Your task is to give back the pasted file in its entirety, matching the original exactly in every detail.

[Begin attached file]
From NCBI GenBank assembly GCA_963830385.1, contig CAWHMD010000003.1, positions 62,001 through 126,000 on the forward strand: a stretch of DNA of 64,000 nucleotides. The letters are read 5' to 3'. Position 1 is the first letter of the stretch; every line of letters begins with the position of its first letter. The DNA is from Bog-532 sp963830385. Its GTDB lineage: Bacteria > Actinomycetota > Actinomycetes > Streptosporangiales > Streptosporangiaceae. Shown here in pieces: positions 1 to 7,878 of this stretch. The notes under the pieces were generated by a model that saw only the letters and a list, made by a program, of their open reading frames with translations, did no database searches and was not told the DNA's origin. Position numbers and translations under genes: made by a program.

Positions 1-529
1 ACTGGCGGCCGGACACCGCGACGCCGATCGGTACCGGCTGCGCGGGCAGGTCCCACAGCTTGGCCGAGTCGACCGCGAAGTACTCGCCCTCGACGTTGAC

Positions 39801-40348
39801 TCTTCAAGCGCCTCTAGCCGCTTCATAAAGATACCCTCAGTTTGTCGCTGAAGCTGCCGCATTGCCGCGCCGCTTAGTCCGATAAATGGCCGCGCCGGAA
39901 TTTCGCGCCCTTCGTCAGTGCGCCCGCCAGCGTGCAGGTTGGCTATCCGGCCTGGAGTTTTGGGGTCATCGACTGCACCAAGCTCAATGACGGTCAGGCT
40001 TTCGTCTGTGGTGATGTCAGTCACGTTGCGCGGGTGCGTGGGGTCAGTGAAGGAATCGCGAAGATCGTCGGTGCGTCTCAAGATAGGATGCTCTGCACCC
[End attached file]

From NCBI GenBank assembly GCA_963830385.1, contig CAWHMD010000003.1, positions 62,001 through 126,000 on the forward strand: a stretch of DNA of 64,000 nucleotides. The letters are read 5' to 3'. Position 1 is the first letter of the stretch; every line of letters begins with the position of its first letter. The DNA is from Bog-532 sp963830385. Its GTDB lineage: Bacteria > Actinomycetota > Actinomycetes > Streptosporangiales > Streptosporangiaceae. Shown here in pieces: positions 1 to 7,878 of this stretch. The notes under the pieces were generated by a model that saw only the letters and a list, made by a program, of their open reading frames with translations, did no database searches and was not told the DNA's origin. Position numbers and translations under genes: made by a program.

Positions 1-529
1 ACTGGCGGCCGGACACCGCGACGCCGATCGGTACCGGCTGCGCGGGCAGGTCCCACAGCTTGGCCGAGTCGACCGCGAAGTACTCGCCCTCGACGTTGAC

Positions 39801-40348
39801 TCTTCAAGCGCCTCTAGCCGCTTCATAAAGATACCCTCAGTTTGTCGCTGAAGCTGCCGCATTGCCGCGCCGCTTAGTCCGATAAATGGCCGCGCCGGAA
39901 TTTCGCGCCCTTCGTCAGTGCGCCCGCCAGCGTGCAGGTTGGCTATCCGGCCTGGAGTTTTGGGGTCATCGACTGCACCAAGCTCAATGACGGTCAGGCT
40001 TTCGTCTGTGGTGATGTCAGTCACGTTGCGCGGGTGCGTGGGGTCAGTGAAGGAATCGCGAAGATCGTCGGTGCGTCTCAAGATAGGATGCTCTGCACCC